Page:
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Malloy Declares Salt Emergency As Supplies Dwindle Across Connecticut

The roads in Danbury look covered in as much sand as snow as a city plow clears during the nor'easter. Photo Credit: Karen Tensa
Snow-clearing crews across Connecticut and the rest of the Northeast have had to prepare roads for snow more frequently this year than in recent years past. Photo Credit: File

FAIRFIELD COUNTY, Conn. – With state road crews left with only enough salt for one storm, Gov. Dannel Malloy plans to declare a state of emergency to get federal help in bringing more road salt to Connecticut as towns and cities continue to deal with the mounting winter snowstorms.

Road salt supplies are running low in municipalities across Connecticut—and across the country—because of the unusually high number of snowstorms this winter. Thursday’s blizzard marked the 12th snowfall in Connecticut this winter. The state Department of Transportation is down to about 15 tons of salt, enough for its own work for just one more storm. 

Many Connecticut towns and cities have reported using more salt than anticipated and seeing delays in restocking.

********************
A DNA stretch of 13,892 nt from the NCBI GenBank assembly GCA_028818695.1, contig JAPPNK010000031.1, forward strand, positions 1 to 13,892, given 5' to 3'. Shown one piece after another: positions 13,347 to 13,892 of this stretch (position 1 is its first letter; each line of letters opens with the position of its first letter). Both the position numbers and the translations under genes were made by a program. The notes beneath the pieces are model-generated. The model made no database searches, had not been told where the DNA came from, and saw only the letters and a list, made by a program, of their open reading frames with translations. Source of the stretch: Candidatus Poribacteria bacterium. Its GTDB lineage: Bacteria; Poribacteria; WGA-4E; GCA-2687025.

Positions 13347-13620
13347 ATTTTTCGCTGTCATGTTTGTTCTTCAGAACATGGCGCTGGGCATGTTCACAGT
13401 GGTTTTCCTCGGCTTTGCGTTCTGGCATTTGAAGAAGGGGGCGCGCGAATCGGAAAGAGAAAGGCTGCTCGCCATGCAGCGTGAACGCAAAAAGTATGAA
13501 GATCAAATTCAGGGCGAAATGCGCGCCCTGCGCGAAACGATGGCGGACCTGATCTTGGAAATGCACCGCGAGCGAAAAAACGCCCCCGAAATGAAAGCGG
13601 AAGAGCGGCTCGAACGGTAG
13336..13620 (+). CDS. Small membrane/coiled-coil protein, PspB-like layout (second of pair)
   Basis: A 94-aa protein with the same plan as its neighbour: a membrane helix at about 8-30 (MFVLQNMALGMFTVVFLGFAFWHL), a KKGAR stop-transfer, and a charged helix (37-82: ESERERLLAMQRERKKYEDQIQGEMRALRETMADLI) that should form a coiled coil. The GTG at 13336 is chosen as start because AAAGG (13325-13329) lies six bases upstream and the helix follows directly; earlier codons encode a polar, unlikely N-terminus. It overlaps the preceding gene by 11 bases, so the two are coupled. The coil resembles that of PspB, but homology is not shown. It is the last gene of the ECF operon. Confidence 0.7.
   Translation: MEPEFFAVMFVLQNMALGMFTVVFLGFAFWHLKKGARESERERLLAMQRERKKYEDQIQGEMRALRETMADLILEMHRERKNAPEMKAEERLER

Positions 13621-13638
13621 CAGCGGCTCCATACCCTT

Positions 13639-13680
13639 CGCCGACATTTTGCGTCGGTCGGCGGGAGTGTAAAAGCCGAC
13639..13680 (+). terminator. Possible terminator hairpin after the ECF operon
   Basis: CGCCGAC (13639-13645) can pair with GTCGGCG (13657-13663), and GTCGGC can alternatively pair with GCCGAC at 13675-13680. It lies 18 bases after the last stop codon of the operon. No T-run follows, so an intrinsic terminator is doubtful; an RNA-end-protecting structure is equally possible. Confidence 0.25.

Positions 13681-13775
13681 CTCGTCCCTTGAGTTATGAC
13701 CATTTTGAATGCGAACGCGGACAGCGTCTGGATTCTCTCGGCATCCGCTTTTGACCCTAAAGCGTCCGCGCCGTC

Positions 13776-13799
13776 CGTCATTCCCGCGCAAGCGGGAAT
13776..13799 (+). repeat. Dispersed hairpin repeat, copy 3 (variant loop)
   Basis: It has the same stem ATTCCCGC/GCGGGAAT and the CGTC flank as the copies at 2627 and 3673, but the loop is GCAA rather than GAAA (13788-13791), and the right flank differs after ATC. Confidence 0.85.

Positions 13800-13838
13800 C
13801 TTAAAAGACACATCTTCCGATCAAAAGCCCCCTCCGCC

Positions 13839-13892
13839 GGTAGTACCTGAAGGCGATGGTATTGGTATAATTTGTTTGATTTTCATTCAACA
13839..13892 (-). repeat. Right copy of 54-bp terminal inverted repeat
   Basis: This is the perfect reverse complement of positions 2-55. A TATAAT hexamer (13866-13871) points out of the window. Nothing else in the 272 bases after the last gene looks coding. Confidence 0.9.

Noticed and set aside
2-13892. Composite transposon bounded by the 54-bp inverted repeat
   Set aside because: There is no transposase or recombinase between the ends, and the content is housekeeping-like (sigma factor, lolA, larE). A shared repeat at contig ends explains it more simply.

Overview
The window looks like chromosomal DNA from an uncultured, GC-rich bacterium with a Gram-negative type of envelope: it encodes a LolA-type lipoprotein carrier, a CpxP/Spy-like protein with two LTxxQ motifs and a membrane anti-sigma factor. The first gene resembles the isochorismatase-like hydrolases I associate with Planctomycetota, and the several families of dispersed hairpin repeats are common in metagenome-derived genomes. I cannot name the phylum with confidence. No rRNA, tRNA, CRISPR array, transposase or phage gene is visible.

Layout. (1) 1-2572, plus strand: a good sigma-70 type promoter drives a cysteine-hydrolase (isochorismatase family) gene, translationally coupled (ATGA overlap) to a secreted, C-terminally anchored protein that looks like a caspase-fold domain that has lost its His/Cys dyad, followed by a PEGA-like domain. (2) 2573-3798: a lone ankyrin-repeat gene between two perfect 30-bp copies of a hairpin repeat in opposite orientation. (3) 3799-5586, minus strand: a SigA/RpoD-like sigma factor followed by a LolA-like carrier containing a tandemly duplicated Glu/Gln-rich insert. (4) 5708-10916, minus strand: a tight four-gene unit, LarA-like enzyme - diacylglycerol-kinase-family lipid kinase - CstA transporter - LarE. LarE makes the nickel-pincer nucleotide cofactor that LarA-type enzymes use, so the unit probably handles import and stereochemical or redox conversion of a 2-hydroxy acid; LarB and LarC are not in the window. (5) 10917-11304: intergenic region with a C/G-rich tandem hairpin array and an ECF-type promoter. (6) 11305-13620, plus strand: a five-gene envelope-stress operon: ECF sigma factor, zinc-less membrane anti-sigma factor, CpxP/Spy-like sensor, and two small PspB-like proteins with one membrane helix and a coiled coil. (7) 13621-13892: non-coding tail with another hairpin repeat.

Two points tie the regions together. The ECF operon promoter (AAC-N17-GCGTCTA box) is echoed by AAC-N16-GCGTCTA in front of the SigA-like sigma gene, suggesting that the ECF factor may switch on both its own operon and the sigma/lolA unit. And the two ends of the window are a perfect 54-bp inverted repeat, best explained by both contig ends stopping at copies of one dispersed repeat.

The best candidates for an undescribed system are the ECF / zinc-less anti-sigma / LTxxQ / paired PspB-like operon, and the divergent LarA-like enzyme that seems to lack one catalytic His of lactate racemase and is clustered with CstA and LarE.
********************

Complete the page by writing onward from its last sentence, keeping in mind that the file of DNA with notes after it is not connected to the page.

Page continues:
“The town continues to receive salt deliveries; however, at a much slower pace than normal,” Ridgefield First Selectman Rudy Marconi said before the storm. “We will continue to salt and plow the roads during the coming storm. However, our limited salt supply will affect how much salt we can use on each road.”

Connecticut is not the only state facing shortages. Similar problems have been reported in Massachusetts, Pennsylvania, Ohio and Illinois as well as in the Deep South, Malloy said. New York Gov. Andrew Cuomo and New Jersey Gov. Chris Christie also declared states of emergency Thursday.

“With winter storms impacting many parts of the country, some of which don't typically see this type of weather, salt supplies are being stretched throughout the entire eastern portion of the U.S.," Malloy said.

Lori Roman, president of the Salt Institute, a nationwide trade organization representing salt suppliers, said the issue was not a “salt shortage,” but rather that so many towns and states are running low at the same time due to the unusually snowy winter. “Salt is in abundant supply,” Roman said earlier this week.

“While many agencies try to have enough salt on hand in the fall to get them through an entire winter, recent weather is forcing many to order again mid-season which is not an ideal situation as there is a lead time for delivery,” Roman added.

Malloy has asked all towns for an update on their current salt supplies and how much they typically use for each storm.

The governor hopes the federal government can arrange to bring salt to Connecticut from out of state, which the state can then distribute to towns that need it. Otherwise, towns may have to switch to sand to add traction to roads.

"I want to stress that this request is to address the issue of salt supplies for the remainder of this winter season as there surely will be additional snow and ice events this year,” Malloy said.

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